Search underway for Indonesian submarine thought to have sunk too deep

Indonesian Navy ship KRI Singa sails to take part in the search for submarine KRI Nanggala
Indonesian Navy ship KRI Singa sails to take part in the search for submarine KRI Nanggala Copyright AP/Copyright 2021 The Associated Press. All rights reserved.
Copyright AP/Copyright 2021 The Associated Press. All rights reserved.
By Euronews with AP
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Indonesia’s navy and neighbouring countries’ rescue ships are searching for a submarine that went missing during a training exercise with 53 people on board.


A search is underway for an Indonesian submarine that is thought to have sunk too deep to retrieve.

There are 53 people on board the sub, which was taking part in a training exercise off the coast of Bali when it missed a scheduled reporting call.

Indonesia’s navy ships and rescue ships from neighbouring countries are looking for the vessel, but the navy said it believes it may have sunk to a depth of 600-700 metres - much deeper than its collapse depth which is estimated at 200 metres, according to a firm that refitted the vessel in 2009-2012.

Officials reported an oil slick and the smell of diesel fuel near the starting position of the diesel-powered KRI Nanggala 402’s last dive, about 96 kilometres north of Bali, though there has been no clear evidence that they are linked to the submarine.

Ahn Guk-hyeon, an official at South Korea’s Daewoo Shipbuilding and Marine Engineering, said most submarines collapse if they go deeper than 200 meters because of pressure on the hull.

He said his company upgraded much of the Indonesian submarine’s internal structures and systems but it currently lacks information about the vessel because it hasn't been involved with any work on the ship in the past nine years.

Frank Owen, secretary of the Submarine Institute of Australia, also said the submarine could be at too great a depth for a rescue team to operate.

“Most rescue systems are really only rated to about 600 metres," he said. "They can go deeper than that because they will have a safety margin built into the design, but the pumps and other systems that are associated with that may not have the capacity to operate. So they can survive at that depth, but not necessarily operate.”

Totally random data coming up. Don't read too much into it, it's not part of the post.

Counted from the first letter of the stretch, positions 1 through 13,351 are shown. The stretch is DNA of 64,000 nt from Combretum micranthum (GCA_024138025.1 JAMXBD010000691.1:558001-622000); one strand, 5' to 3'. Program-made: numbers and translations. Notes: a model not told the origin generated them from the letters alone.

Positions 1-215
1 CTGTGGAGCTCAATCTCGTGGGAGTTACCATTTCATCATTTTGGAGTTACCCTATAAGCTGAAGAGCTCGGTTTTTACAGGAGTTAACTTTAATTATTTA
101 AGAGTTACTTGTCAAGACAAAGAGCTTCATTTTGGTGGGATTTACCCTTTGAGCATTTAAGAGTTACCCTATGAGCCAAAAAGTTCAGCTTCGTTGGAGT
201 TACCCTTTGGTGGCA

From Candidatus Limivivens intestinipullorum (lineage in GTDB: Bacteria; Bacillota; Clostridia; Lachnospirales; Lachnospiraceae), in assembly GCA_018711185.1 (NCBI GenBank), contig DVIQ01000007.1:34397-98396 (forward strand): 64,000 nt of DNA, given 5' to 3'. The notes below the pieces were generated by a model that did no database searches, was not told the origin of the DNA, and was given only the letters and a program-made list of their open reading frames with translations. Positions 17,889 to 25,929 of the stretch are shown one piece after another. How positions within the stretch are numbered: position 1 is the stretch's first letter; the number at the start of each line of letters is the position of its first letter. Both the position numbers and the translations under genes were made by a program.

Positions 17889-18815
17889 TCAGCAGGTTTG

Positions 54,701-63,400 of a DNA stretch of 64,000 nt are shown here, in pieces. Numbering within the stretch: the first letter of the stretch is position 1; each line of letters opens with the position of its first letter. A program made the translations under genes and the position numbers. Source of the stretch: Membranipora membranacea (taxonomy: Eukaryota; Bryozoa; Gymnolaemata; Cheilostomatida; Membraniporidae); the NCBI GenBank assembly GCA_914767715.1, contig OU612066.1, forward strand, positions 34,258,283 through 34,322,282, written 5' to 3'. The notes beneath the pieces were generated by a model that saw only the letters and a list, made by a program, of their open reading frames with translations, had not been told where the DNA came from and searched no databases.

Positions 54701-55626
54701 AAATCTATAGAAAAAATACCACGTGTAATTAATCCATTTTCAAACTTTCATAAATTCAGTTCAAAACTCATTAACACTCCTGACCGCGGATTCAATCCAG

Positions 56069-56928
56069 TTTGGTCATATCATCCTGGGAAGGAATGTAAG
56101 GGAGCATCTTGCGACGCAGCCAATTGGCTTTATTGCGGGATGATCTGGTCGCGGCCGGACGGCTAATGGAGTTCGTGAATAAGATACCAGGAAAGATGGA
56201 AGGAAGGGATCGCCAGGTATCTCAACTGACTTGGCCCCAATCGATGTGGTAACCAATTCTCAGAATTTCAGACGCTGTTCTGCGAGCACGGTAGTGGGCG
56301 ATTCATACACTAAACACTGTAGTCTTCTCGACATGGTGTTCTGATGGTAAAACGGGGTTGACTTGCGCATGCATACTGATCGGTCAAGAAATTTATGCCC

Indonesia’s military said that five navy ships and a helicopter were taking part in the search while a hydro-oceanographic survey ship equipped with underwater detection capabilities is on its way to the site around the oil spills.

Rescue ships from Singapore and Malaysia are expected to arrive on Saturday. The military said Australia, the United States, Germany, France, Russia, India and Turkey have also offered assistance.

Singapore's defence minister Ng Eng He confirmed it had dispatched its submarine rescue vessel. “Our fervent prayers and hopes go out to the crew of KRI Nanggala, for their safety and resilience,” he wrote on Facebook.

Indonesia’s navy said an electrical failure may have occurred during the dive, causing the submarine to lose control and become unable to undertake emergency procedures that would have allowed it to resurface.

It was rehearsing for a missile-firing exercise that was to take place on Thursday.

The German-built submarine, which has been in service in Indonesia since 1981, was carrying 49 crew members, its commander and three gunners, the Indonesian defence ministry said.

It had maintenance and overhaul in Germany, Indonesia and most recently in South Korea, from 2007 to 2012.

Indonesia currently has a fleet of five submarines and plans to operate at least eight by 2024.

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